Tanzania: Project SHINE
The project has been expanded to include the distribution of 80 biosand filters so that there would be clean water for both drinking and hygiene purposes as well as for the soap making. You can see updates on the Project SHINE Facebook page.
India: Pipal Tree Children’s College
Last year the decision was made to concentrate on opportunities for female students as they are at a considerable disadvantage vis-à-vis boys. One boy still in the program is expected to graduate this spring. All new students will be girls with the first graduates expected in 2018. The school reports that they receive more requests for girls to attend than they are able to accommodate.
Pipal Tree Director, Siddhartha, visited Camrose in November 2016. Click on the following link to read a letter he sent to Sahakarini about his visit. 2016 Siddhartha Letter to Sahakarini
Sahakarini Supports Projects
Projects are the heart of Sahakarini’s mandate. We are always looking for opportunities to work with trusted local partners in developing countries. We have found over the years that the kinds of projects which give the most benefit to the vulnerable and marginalized are those which combine a committed and efficient local partner with the hard work and motivation of those who benefit from the project. One of the constants in our projects outlines below is the hard work, commitment and motivation of the beneficiaries. To learn more about our projects, click on the tab at the top of the page titled PARTNERS AND PROJECTS – CURRENT AND ONGOING PROJECTS
Project SHINE – Sanitation and Hygiene INnovation in Education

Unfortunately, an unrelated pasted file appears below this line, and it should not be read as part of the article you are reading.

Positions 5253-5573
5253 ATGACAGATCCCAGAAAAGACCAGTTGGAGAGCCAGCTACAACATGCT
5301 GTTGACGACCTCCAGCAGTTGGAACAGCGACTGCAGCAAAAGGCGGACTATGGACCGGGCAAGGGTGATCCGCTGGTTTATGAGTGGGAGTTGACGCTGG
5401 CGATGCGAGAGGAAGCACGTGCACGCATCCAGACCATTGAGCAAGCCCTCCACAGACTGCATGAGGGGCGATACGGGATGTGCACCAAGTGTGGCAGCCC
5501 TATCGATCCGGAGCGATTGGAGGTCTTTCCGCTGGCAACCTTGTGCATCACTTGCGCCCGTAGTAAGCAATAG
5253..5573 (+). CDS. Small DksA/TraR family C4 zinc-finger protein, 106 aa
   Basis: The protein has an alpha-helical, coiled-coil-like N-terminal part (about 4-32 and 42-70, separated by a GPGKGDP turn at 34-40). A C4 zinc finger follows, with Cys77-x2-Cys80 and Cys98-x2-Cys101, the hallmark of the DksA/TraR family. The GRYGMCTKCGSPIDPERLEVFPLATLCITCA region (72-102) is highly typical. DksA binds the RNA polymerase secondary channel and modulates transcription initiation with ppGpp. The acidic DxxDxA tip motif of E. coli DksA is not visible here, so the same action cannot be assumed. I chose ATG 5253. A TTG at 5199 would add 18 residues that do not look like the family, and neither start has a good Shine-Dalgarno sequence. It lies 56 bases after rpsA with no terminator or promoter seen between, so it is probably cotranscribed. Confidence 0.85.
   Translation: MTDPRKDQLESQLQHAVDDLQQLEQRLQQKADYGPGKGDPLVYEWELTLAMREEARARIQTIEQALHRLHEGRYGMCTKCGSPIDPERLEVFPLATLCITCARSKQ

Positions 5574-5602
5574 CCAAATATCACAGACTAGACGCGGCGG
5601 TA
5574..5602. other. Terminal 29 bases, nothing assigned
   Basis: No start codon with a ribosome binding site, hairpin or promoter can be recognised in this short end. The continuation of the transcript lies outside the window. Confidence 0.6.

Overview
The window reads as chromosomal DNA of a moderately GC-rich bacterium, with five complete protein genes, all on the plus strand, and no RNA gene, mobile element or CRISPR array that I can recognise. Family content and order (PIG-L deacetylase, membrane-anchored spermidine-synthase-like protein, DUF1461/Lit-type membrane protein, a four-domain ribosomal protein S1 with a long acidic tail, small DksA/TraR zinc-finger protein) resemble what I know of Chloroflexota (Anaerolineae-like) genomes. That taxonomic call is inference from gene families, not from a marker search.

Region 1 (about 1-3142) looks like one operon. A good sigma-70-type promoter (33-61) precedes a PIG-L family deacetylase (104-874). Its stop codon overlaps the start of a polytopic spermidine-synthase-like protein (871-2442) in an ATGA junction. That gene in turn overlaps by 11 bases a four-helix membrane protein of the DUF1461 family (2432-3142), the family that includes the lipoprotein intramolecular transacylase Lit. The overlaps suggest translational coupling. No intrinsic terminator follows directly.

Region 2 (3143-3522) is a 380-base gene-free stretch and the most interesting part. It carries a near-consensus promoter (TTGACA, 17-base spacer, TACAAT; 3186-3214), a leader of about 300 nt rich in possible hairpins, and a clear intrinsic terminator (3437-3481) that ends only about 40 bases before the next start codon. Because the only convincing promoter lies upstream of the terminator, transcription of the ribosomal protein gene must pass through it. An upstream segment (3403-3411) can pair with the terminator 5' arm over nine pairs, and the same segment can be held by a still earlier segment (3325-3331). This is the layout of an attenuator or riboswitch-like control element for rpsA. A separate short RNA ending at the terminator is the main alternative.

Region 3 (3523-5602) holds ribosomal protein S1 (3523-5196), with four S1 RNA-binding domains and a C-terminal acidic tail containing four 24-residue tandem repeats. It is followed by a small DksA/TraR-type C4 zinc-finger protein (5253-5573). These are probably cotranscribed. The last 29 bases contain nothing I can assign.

Project SHINE is a collaborative research project between the University of Calgary (Global Health and International Partnerships) and the Catholic University of Health and Allied Sciences in Tanzania. The project aims to build the capacity of youth and communities to develop and sustain locally relevant strategies to prevent parasitic infection and improve sanitation and hygiene in Ngorongoro Conservation Area schools and communities. Twenty-three million people in Tanzania lack access to safe drinking water, and over 4000 children die every year from diarrhea due to unsafe water and poor sanitation.
As part of its work, SHINE has formed a working relationship with the Canmore-based Rocky Mountain Soap Company to teach community members to make high quality soap. An article about the soap-making project can be found in the Rocky Mountain Outlook.
Thanks to support provided by Sahakarini, Project SHINE has given rise to a new organization in the Ngorongoro Conservation Area called Nyuat, which means “hard working initiative”. Nyuat’s mission is two-fold: to reach the most marginalized in the community with education about the importance of water, sanitation and hygiene to health, and to make high quality soap that can benefit all and serve as a source of income generation. The group has named their soap Ewong’an, which means “from darkness to light”.